A SAFE investment instrument does exist
I strive to learn something new every day, and today I learned about SAFE — a new investment instrument that’s valuable to entrepreneurs and small business owners.
SAFE was developed in 2013 by the folks at Y Combinator. The name stands for Simple Agreement for Future Equity. You might be asking yourself, “Isn’t that what a convertible note does?” And the answer would be yes, but with a few unique differences.
Like a convertible note, the point of a SAFE is to provide a flexible investment option for seed and early stage companies. Additionally, a SAFE allows investors to convert to equity when a later equity round is raised and preferred shares are issued. A SAFE usually has provisions for early exit (change of control) or dissolution of the company, and it also has preferential provisions for investors, such as discounts and valuation caps. However, there are a few key differences between a SAFE and a convertible note.
First, a SAFE is not a debt instrument. It is not carried as a liability on the balance sheet like a convertible note is, but, rather, it is reflected in the cap table with warrants and options, which are also convertible securities. Because it is not a debt instrument, a SAFE doesn’t have a maturity date nor does it accrue interest. Thus, there is a possibility that it never converts to equity, and there’s no repayment language in the agreement.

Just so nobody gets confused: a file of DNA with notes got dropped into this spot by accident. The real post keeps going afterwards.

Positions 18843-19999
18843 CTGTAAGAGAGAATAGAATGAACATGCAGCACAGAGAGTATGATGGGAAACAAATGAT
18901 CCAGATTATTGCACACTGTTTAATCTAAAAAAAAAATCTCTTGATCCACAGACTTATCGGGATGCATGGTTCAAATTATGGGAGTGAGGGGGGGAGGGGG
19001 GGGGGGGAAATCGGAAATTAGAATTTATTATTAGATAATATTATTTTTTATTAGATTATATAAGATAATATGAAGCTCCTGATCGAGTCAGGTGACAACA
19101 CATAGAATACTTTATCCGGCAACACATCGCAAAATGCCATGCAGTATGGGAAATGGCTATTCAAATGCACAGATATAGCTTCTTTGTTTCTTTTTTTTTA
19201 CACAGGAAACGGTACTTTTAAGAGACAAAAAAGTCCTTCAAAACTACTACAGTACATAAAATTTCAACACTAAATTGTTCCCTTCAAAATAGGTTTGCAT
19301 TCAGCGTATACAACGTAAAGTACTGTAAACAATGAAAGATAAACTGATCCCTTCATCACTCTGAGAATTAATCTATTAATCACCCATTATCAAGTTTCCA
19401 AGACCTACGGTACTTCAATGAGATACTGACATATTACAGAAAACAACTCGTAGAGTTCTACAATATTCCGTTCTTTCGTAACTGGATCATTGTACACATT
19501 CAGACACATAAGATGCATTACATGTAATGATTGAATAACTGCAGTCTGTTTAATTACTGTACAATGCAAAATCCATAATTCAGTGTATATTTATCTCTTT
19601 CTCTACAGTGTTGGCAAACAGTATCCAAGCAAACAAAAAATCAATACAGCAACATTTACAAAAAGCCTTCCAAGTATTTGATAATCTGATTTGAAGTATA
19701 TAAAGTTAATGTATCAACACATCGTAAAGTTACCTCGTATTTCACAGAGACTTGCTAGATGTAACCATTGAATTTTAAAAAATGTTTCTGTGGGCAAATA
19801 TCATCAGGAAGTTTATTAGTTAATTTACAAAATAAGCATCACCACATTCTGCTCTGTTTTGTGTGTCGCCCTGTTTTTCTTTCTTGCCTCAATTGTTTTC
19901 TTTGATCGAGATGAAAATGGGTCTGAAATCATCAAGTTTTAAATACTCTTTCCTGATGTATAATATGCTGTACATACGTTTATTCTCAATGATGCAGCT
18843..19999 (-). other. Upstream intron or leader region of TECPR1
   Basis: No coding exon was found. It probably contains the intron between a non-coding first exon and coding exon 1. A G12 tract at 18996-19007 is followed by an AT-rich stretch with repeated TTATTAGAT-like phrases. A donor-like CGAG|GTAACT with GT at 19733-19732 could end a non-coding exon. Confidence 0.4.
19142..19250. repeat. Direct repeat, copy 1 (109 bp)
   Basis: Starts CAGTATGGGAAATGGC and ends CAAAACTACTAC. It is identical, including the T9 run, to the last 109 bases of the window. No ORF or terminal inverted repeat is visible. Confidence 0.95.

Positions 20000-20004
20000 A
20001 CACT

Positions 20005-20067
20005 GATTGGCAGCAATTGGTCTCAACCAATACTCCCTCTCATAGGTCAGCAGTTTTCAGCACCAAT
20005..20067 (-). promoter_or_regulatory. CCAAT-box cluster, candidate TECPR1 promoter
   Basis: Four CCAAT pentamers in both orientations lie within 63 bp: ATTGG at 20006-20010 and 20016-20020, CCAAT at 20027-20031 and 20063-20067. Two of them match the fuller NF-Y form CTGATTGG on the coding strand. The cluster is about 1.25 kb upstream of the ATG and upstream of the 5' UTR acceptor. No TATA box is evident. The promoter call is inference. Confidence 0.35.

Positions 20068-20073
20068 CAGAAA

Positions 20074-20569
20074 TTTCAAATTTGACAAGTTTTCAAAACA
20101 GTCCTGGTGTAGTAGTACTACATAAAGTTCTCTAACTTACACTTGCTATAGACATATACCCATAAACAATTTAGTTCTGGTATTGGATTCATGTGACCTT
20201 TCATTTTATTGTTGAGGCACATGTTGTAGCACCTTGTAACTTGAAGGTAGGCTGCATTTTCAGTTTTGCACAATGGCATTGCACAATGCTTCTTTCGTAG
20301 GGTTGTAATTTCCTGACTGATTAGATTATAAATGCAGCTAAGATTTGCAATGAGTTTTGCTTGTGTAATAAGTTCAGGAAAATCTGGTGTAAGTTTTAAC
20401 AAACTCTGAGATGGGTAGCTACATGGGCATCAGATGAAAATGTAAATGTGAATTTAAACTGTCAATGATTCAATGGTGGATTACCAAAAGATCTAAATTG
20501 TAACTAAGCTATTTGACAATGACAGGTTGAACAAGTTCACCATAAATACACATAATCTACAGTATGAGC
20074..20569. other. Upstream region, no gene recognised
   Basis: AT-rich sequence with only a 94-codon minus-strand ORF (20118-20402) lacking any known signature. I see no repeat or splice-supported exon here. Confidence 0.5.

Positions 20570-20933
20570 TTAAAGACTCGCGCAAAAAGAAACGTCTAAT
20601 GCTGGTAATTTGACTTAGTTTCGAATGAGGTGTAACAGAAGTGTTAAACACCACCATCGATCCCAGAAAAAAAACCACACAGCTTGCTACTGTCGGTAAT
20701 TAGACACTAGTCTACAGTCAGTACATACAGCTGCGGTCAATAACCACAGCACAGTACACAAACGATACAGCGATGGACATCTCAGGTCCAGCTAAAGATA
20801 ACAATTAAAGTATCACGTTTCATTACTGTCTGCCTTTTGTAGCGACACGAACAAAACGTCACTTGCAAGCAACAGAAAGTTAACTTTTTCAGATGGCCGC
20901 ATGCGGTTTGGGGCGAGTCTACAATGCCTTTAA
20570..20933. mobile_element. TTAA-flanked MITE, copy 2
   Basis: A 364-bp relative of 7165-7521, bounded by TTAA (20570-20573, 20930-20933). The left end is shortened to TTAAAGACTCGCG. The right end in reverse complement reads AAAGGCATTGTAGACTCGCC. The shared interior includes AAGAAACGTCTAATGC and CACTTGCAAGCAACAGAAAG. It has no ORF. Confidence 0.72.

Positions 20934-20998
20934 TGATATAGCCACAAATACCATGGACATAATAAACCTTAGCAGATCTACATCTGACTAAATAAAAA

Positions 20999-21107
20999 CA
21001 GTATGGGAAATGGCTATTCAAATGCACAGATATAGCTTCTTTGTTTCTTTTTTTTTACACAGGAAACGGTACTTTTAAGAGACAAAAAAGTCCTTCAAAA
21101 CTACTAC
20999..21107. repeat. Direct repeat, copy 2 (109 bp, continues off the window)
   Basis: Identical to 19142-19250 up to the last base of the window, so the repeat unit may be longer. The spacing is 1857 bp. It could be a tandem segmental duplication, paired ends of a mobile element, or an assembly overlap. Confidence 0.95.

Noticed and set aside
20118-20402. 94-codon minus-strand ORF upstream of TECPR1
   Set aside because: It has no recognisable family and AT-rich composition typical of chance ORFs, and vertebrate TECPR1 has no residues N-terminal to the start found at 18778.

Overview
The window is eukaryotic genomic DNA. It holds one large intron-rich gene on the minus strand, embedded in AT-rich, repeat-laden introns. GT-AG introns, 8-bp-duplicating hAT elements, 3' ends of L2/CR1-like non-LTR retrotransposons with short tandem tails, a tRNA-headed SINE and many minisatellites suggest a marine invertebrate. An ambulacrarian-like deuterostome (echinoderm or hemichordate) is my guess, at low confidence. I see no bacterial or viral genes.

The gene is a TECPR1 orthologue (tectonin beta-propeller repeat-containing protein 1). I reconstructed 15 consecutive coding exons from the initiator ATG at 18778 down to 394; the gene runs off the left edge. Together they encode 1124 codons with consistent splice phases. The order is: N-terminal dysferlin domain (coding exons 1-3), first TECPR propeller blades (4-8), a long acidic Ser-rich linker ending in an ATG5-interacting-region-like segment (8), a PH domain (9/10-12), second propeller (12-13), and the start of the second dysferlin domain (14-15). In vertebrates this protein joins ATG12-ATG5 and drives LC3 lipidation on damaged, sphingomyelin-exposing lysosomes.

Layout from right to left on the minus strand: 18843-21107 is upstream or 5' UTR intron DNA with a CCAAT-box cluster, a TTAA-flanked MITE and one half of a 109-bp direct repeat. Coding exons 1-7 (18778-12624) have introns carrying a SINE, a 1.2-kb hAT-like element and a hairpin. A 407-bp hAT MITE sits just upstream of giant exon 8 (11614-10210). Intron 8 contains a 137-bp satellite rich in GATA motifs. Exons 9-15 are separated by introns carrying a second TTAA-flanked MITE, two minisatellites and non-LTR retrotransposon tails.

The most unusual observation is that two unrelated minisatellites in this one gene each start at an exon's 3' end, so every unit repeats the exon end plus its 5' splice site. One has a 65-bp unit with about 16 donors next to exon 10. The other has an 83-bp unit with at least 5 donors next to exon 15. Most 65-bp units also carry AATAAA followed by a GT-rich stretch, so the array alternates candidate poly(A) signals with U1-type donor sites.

Next, the format of a SAFE is designed to be simple and brief (five pages) without the need for negotiated terms. This not only simplifies matters, but also makes it less expensive to execute since an army of lawyers is not necessary. A sample SAFE can be found here, on the CaseText website.
Another interesting difference is the amount of capital required to qualify as a conversion trigger. Most convertible notes require a minimum investment be made in a future equity round before it is deemed a qualifying transaction for conversion. A SAFE does not have a minimum stipulation; any amount of money raised as an equity round acts as a trigger for conversion. Investors should find this aspect appealing as it eliminates the worry of if/when a company will raise enough money to be considered a qualifying transaction.
However, one of the biggest differences between a SAFE and a convertible note is the matter of corporate structure. Many early companies start as LLCs, and the convertible note, as a debt instrument, works perfectly well with that form. For a SAFE, however, a C or S corporation is required, since the cap table reflects the value of the SAFE investment, just like warrants or stock options. This aspect could affect as many as 75 percent of startup LLC companies that earn less than $500K in revenue and don’t have any other reason to convert to a corporation.
There are a number of other minor points of difference between convertible notes and SAFEs. For readers interested in more nitty-gritty detail, the blog post by Gordon Daugherty at Shockwave Innovations titled “Reviewing the New SAFE Investment Instrument” is a good place to go.